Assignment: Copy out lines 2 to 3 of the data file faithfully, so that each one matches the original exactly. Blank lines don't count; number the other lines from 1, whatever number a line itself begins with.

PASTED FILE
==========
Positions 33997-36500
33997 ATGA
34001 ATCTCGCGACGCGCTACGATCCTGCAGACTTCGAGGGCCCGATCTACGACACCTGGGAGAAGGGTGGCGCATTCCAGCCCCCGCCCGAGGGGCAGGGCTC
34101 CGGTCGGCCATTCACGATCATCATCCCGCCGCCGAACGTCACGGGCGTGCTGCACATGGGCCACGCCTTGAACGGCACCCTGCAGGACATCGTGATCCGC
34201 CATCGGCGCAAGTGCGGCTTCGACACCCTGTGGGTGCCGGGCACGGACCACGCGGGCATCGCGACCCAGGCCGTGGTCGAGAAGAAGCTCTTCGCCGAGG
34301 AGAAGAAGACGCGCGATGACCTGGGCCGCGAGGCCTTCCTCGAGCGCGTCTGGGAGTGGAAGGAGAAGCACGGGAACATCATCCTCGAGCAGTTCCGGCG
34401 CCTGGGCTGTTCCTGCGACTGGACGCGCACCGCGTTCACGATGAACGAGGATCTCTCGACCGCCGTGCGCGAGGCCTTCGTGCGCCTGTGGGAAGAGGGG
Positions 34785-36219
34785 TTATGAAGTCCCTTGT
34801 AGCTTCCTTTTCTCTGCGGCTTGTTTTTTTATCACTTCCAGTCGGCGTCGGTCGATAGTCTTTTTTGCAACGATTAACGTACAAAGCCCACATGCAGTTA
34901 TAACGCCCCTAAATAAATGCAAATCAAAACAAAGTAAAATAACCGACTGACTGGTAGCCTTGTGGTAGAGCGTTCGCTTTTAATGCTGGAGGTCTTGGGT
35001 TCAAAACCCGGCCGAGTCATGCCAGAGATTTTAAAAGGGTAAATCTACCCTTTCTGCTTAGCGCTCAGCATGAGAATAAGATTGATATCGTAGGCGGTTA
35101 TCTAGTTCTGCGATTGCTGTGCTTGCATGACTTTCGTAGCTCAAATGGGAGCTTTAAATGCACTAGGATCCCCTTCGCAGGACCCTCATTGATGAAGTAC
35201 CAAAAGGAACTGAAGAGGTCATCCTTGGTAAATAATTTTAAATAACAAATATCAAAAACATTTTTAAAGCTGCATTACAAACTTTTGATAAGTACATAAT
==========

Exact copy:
33997 ATGA
34001 ATCTCGCGACGCGCTACGATCCTGCAGACTTCGAGGGCCCGATCTACGACACCTGGGAGAAGGGTGGCGCATTCCAGCCCCCGCCCGAGGGGCAGGGCTC